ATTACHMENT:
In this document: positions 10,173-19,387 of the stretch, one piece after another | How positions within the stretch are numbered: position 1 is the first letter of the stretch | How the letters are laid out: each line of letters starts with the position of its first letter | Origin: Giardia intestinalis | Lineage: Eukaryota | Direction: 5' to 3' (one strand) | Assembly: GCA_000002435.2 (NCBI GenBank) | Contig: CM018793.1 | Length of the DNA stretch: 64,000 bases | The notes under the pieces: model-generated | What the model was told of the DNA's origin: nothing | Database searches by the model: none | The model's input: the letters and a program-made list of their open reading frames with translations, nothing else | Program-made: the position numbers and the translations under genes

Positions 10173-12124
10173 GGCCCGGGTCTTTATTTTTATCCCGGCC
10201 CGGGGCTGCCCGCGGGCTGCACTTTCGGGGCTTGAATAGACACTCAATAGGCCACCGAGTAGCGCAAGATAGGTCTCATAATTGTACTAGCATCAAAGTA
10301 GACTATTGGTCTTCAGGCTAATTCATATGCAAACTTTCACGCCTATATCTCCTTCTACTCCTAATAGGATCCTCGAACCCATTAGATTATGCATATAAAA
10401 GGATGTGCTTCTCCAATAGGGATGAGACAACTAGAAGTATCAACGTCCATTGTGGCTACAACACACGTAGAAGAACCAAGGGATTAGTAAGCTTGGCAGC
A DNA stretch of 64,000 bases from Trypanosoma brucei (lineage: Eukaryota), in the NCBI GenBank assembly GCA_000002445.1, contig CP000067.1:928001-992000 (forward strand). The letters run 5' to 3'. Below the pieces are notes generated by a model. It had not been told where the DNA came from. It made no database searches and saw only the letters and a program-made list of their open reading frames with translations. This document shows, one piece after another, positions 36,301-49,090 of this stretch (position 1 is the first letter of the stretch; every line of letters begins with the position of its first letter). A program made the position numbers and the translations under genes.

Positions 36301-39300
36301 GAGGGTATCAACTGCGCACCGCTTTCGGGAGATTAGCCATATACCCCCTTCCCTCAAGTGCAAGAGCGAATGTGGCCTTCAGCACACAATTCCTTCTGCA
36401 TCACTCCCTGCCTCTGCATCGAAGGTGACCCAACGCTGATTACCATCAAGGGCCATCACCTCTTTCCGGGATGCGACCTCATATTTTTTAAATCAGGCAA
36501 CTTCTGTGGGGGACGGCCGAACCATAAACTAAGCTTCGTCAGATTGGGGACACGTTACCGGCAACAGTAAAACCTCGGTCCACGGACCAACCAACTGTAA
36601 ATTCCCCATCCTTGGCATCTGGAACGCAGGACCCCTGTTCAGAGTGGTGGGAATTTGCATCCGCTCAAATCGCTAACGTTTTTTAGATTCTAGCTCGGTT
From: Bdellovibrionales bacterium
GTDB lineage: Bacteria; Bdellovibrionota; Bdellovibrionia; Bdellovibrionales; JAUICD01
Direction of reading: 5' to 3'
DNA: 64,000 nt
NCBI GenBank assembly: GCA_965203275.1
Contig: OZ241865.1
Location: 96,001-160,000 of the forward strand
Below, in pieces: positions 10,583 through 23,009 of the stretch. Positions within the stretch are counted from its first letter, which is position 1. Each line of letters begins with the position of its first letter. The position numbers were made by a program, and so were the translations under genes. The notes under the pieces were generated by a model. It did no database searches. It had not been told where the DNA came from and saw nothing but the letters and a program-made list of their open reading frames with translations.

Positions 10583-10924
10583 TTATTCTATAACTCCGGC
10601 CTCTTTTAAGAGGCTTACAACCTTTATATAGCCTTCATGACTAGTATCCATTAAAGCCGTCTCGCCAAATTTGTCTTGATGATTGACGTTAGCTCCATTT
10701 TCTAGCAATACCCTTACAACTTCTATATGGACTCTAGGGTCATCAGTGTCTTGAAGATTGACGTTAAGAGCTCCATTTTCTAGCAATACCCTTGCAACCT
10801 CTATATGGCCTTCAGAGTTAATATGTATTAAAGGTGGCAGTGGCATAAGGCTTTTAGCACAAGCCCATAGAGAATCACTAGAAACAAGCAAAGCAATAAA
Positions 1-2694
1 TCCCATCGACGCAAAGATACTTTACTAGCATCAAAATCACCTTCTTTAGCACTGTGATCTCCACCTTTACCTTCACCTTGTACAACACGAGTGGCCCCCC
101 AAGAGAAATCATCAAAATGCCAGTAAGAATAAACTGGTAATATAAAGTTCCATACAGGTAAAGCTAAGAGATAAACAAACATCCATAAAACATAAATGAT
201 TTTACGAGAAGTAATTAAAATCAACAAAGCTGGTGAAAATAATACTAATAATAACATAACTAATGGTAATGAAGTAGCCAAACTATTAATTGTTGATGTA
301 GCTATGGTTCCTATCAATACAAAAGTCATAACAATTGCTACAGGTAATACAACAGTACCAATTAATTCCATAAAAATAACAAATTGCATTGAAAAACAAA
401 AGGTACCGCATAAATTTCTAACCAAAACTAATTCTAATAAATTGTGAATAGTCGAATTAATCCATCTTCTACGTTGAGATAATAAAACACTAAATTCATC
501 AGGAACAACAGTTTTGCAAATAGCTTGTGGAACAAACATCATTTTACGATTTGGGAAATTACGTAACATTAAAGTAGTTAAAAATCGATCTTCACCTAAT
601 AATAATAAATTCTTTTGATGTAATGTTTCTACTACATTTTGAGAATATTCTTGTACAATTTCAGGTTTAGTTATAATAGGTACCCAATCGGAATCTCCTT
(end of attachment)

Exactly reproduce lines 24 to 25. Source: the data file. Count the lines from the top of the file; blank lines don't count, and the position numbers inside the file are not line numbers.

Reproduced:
10701 TCTAGCAATACCCTTACAACTTCTATATGGACTCTAGGGTCATCAGTGTCTTGAAGATTGACGTTAAGAGCTCCATTTTCTAGCAATACCCTTGCAACCT
10801 CTATATGGCCTTCAGAGTTAATATGTATTAAAGGTGGCAGTGGCATAAGGCTTTTAGCACAAGCCCATAGAGAATCACTAGAAACAAGCAAAGCAATAAA